The film is very entertaining and benefits from some flashy special effects thanks to the talents of director Neil Burger. However it has drawbacks due to the fact that it is never known exactly as to how Eddie wants to use his smarts to help the world become a better place. I could guess but my guess would spoil the end, which I don't want to do. The other thing that was a bit bothersome is his relationship with Abbie Cornish's character, Lindy. In the beginning, when he is the normal version of himself off the pill he tells Lindy when she breaks up with him that she is everything to him. He calls her his paramour, but it doesn't feel like it. It may have been the actors but he seemed to feel more for Melissa in the limited amount of screen time they had together.


Robert De Niro as Carl Van Loon and Bradley Cooper as Eddie Mora
Robert De Niro as Carl Van Loon and Bradley Cooper as Eddie Mora

The film works very well when Cooper and De Niro are on screen together. The two of them played off each other very well and their characters seemed to have a nice rivalry. The best lines in the film came from their banters back and forth, like at the the end of the film when Eddie gets a one up on De Niro's, Van Loom. The rivalry between them managed to keep the film going later in the film as things got slightly out of hand. Van Loom seemed to be a bit jealous of the fact that a kid out of nowhere just manages to rise at such fast rate while it must have taken himself a long time to get to.

Bradley Cooper was very convincing in the role and was able to handle going from "normal" Eddie to the best version of Eddie effortlessly. The two Eddie's were completely different people. One was a complete loser, and a bit depressing while the other was charismatic, charming and incredibly smart. Cooper, coming from film's such as The Hangover and The A-Team shows that he can carry a movie and do it well.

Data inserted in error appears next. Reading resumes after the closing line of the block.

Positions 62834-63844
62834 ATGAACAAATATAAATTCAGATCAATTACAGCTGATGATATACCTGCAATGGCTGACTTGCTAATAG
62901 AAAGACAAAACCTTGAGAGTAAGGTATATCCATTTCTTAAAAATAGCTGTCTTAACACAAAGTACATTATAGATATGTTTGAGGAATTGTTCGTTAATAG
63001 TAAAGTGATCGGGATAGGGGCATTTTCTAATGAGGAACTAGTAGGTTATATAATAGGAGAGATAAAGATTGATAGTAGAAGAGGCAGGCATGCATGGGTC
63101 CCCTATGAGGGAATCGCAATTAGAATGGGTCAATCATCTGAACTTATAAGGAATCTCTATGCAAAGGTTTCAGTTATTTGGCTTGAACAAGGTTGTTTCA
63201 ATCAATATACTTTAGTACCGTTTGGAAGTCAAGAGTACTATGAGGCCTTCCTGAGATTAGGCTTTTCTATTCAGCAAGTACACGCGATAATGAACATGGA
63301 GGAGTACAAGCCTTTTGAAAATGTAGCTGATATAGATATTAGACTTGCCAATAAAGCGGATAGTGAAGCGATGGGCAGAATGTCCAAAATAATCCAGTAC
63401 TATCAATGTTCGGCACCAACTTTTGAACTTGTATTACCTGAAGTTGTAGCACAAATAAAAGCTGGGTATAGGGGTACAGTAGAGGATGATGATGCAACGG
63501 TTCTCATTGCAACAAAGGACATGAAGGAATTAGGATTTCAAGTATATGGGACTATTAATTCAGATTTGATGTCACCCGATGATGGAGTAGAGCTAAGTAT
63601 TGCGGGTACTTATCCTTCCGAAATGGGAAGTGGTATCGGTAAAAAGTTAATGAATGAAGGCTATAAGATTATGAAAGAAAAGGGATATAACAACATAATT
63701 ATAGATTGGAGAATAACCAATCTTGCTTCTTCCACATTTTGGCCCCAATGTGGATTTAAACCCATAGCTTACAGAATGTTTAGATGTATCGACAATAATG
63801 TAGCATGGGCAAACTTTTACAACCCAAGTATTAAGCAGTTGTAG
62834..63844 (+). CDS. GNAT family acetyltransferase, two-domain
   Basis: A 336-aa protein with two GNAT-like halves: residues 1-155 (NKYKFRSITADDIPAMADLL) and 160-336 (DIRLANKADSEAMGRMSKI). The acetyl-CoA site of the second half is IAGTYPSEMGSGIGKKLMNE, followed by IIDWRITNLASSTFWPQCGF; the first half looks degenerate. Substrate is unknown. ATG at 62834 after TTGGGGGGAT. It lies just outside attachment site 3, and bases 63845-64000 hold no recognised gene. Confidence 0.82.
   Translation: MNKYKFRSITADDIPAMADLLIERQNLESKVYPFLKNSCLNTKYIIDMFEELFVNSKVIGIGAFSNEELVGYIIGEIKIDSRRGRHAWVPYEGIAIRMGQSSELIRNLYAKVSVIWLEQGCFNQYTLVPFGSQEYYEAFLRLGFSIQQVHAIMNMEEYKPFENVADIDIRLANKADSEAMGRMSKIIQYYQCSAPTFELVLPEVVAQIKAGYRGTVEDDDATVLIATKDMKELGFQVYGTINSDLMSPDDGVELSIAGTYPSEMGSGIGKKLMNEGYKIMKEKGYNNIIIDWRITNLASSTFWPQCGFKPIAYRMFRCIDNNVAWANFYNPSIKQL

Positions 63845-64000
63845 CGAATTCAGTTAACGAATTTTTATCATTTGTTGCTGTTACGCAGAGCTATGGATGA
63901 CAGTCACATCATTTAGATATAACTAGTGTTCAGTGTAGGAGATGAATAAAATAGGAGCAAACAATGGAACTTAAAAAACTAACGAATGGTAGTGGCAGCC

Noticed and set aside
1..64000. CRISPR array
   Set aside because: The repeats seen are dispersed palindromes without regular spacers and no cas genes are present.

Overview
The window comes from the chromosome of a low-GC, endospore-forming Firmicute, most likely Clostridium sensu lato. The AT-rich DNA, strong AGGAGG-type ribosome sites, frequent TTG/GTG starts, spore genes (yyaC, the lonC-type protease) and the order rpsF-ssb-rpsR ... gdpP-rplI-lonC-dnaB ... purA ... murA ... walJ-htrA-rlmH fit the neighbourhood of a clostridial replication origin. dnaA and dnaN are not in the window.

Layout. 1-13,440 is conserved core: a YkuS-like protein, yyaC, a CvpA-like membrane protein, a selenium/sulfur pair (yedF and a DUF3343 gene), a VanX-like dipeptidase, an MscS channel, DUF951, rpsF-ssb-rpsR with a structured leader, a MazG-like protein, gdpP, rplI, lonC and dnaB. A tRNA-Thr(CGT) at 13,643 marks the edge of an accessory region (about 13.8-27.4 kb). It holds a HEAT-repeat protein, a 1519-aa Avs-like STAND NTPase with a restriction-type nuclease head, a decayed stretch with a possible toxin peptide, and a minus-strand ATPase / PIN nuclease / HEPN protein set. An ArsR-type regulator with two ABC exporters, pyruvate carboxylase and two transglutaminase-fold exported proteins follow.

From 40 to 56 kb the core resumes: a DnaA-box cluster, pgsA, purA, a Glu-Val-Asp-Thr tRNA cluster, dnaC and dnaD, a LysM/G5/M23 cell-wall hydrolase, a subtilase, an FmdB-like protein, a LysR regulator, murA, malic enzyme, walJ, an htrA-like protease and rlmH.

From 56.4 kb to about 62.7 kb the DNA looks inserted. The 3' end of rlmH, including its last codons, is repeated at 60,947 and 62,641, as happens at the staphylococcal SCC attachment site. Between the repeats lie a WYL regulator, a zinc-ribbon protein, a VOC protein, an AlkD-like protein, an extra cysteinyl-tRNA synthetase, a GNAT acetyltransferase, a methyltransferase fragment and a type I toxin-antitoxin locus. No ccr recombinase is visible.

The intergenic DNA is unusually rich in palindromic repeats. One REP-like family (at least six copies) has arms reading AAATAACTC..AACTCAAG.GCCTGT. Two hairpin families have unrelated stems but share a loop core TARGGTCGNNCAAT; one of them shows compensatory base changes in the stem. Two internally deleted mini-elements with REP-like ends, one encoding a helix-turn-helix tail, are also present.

Abbie Cornish as Lindy
Abbie Cornish as Lindy

Abbie Cornish as Lindy seems a bit out of place. It may just be an under developed character or just as simple as she doesn't have much to go on. She serves as the pretty girlfriend but doesn't do much else. Her scenes with Bradley Cooper were a bit bland and caused the film to slow down a bit, maybe deliberately as it is an incredibly fast paced film. Andrew Whitworth also had a small part as Vernon the dealer that introduced Eddie to the pill. In what little time he had he did a good job portraying the hectic dealer.


4 out of 5 stars
4 out of 5 stars

Closing Comments

It is not a perfect film, but it is still very entertaining thanks in large part to Neil Burger's directing style and the chemistry between De Niro and Cooper. It is however a pseudo-thriller that works but also doesn't. The premise had something that was very intriguing, but they didn't go the extra mile to make it a great movie. This movie may very well turn out to be a stepping stone for Cooper's career as his first solid film that shows off his acting chops. The drawbacks in the film are small, but also can deter people from liking the movie. I find that this film is very hit or miss with people, you won't really find a middle ground. On a side note, the story was initially a 2001 novel titled "The Dark Fields" by Alan Glynn. The differences between the film are small, the character Lindy doesn't appear in the novel and the ending is quite different.